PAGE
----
Interview with Sian Rowland - RED Women's Theatre Awards finalist playwright

Sian Rowland is a finalist playwright in the inaugural RED Women's Theatre Awards showcase this Sunday 6th March at the Greenwich Theatre, London.

Sian Rowland was a primary school deputy head, then a local authority adviser and is now a freelance trainer. While "I’ve always written bits and pieces, I only discovered play writing in the summer of 2013. I decided to set myself a writing challenge instead of going on holiday and looked around for a competition to enter to give me something to aim for. I found the Funny Women writing award and wrote a sitcom pilot which worked better as a play! It was performed at Wimbledon Theatre Studio by Attic Theatre and from that moment I was hooked. I’ve been writing plays ever since and learning about the world of theatre. I’ve had to learn a whole new language like the meanings of ‘dark on a Sunday’ and ‘off book’ while pretending I know what I’m doing."

Please tell us more about your play Spurn The Dust

I wrote a slightly shorter version of Spurn The Dust on the community playwriting course at Theatre 503 and rewrote it after some really helpful feedback from my course-mates. Having lost my own job to government cuts and gone on various marches against public sector cuts, I wanted to explore some stories behind the headlines with my play which is set at a protest. A middle aged mum has chained herself to a statue of Lloyd-George in the hope that someone will listen to her story. She meets Ace, a young man running from the police who should have the world at his feet but has problems of his own. The title of the play comes from the famous hymn of protest The Internationale. The play looks at how far people will go to have their voices heard and why. There’s also a bit of Kelis, a Maths problem or two and how to pose for a photo with a chain without looking too Fifty Shades.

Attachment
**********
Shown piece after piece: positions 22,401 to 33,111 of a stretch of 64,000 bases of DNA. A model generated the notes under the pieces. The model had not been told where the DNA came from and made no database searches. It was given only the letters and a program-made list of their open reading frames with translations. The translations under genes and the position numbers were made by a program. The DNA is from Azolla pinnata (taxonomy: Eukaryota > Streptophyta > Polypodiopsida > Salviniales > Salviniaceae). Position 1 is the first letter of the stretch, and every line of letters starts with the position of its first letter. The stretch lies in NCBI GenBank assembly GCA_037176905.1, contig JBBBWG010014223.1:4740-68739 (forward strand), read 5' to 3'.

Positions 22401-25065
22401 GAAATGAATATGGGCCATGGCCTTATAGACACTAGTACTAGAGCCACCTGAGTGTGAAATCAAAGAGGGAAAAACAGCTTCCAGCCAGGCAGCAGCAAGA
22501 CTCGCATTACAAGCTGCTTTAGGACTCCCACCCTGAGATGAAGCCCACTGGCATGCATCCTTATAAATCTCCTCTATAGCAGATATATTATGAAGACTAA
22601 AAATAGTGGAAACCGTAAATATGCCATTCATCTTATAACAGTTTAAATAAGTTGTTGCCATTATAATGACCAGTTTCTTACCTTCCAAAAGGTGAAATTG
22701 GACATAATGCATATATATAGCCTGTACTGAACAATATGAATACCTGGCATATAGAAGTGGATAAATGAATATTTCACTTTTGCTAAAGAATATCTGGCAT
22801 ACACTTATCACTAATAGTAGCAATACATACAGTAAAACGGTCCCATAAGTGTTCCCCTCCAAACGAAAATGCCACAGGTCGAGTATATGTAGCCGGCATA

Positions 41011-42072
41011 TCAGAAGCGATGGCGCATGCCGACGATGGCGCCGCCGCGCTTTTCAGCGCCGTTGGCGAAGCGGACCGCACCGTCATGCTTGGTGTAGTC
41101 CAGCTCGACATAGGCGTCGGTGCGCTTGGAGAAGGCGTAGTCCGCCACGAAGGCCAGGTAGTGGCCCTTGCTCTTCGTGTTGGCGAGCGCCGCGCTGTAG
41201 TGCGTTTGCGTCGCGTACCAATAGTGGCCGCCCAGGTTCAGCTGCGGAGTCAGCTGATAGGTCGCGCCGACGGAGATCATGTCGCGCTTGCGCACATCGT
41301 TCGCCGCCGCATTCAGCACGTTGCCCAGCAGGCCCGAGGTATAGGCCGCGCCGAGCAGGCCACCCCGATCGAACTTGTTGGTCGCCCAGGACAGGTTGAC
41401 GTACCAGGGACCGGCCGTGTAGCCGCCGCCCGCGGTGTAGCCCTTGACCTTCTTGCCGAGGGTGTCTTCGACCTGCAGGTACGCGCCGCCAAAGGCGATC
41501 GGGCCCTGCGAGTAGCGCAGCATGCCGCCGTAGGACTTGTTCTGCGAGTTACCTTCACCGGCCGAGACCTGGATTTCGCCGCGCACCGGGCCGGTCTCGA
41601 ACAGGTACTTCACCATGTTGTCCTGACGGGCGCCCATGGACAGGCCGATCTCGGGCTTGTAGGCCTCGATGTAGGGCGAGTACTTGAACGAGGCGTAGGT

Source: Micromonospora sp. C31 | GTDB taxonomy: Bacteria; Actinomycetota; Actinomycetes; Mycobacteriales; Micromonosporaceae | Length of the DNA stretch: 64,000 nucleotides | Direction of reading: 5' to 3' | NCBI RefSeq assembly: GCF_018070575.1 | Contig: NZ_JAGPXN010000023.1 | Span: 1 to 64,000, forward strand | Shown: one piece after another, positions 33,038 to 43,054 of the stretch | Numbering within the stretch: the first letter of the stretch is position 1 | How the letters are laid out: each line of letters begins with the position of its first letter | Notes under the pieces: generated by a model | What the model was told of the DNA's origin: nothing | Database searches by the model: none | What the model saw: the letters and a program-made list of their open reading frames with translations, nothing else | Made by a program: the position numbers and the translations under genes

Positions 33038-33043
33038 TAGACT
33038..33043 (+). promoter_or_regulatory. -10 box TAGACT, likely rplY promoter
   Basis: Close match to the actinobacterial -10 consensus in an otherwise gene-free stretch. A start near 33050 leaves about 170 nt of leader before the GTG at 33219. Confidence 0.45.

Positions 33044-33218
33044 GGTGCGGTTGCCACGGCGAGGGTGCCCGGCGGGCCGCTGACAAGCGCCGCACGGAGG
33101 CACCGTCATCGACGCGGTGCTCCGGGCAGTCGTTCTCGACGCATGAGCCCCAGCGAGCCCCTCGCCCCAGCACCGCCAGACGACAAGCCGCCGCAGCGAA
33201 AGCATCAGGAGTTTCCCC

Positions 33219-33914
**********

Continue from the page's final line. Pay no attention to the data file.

Why do you think (if you do) that theatre can be a platform for politics?

Theatre is perfectly placed to reflect current issues and tell the stories behind the headlines. Through characters and storytelling you can challenge people and get them to think ‘what would I do?’ I prefer to let audiences make up their own minds rather than bashing them over the head with a political stick, however, and while I write about serious issues, I always leave room for some humour too.

What appealed to you about entering RED? Why is it the time for a new award for female playwrights?

RED appeared at just the right time. Like all writers at one time or another I had received some rejections late last year which made me really question whether I was on the right path. I’ve also been frustrated by the dominance of male writing in theatre, particularly in new writing and response nights. I decided to stop writing over the Christmas period and start again in January. When I saw the RED call for entries it gave me something to aim for.

Do you think there is gender equality in the performing arts? If not then why?